Now it is in front of the main public library in Charlotte. Sometimes I will be walking by, and I will see people taking pictures in front of it. It’s just fun.

 
  Charlotte United Buddy Baer , 2014, acrylic on prefabricated sculpture, 2 meters (h)

Charlotte United Buddy Baer, 2014, acrylic on prefabricated sculpture, 2 meters (h)

 
 
I love public art, because it has the ability to remove the intimidation factor of art that so many people in our society experience. Art in public spaces becomes embedded in one’s sub-conscious, a part of daily life that one embraces without even contemplating it.
 
 
  CMPD & Teens Peace Mobile Mural , 2016, 12’ x 8’ on canvas

CMPD & Teens Peace Mobile Mural, 2016, 12’ x 8’ on canvas

CMPD & Teens Peace Mobile Mural

This project was through the Arts Empowerment Project, which is a non-profit. We met with teenagers that are either on diversion or on probation through the court system and Charlotte-Mecklenburg police officers. We had six classes on Saturdays, and each class had a theme – everything from self-identity, to your rights, to how to act if you're pulled over by a cop. With every theme, I would come up with an art project for them to do, and everybody had to do it – the teens and the police officers. They were reluctant at first, but once I put some art supplies in front of them, they started going. It broke down the barrier, and they started having conversations about their art.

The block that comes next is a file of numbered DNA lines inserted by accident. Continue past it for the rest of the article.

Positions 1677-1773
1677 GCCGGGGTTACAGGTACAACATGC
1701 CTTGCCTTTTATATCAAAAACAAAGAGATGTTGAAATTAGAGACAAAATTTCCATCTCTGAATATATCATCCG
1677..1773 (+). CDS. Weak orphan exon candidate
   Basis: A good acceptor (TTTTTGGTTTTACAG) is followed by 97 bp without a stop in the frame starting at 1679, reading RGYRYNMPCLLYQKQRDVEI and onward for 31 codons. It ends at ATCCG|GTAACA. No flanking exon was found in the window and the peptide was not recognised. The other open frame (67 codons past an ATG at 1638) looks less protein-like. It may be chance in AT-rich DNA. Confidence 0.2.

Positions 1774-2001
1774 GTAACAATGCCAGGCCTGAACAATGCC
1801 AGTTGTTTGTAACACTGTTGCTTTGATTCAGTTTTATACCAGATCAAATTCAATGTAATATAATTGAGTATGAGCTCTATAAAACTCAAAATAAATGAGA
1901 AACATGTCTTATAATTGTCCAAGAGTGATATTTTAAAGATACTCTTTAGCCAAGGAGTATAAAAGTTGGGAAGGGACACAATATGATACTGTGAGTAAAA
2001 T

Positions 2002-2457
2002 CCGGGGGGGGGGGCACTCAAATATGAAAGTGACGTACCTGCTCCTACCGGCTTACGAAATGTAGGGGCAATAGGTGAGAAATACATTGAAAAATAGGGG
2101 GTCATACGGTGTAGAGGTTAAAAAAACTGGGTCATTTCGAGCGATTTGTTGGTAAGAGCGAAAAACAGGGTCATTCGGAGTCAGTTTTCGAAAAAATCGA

We all did this as a group, and I took their actual drawings to create the mural. The skyscraper in the back was drawn by a lieutenant, and I really loved that he put a person on top. It was about perseverance and goals and getting to the top. And then there was a girl who wrote “Stand up for what you believe in even when you're standing alone.”

We all spent a lot of time deciding which phrases we thought would be the most important to put in there: mutual respect, breaking down barriers, we are all the same, and then peace, justice, and understanding.

Some of the cops were really emotional. They said “You know, I just feel stuck in the middle sometimes.”

I really like the similarity between the shape of the heart and the police department badge. We are so polarized now, and I think that we need to have love for both sides – the community for the cops and the cops for the community.

 

 
  Momentous: A Timeline of History Shaping Sites of Concord , 2013

Momentous: A Timeline of History Shaping Sites of Concord, 2013

  Momentous: A Timeline of History Shaping Sites of Concord,  2013, 4' x 8' each

Momentous: A Timeline of History Shaping Sites of Concord, 2013, 4' x 8' each

Momentous: A Timeline of History Shaping Sites of Concord

This project was for the City of Concord, and I think this is one of the first public art projects that they commissioned, so it's exciting to see smaller towns starting to really invest in public art. They had a call for proposals, and I got the commission.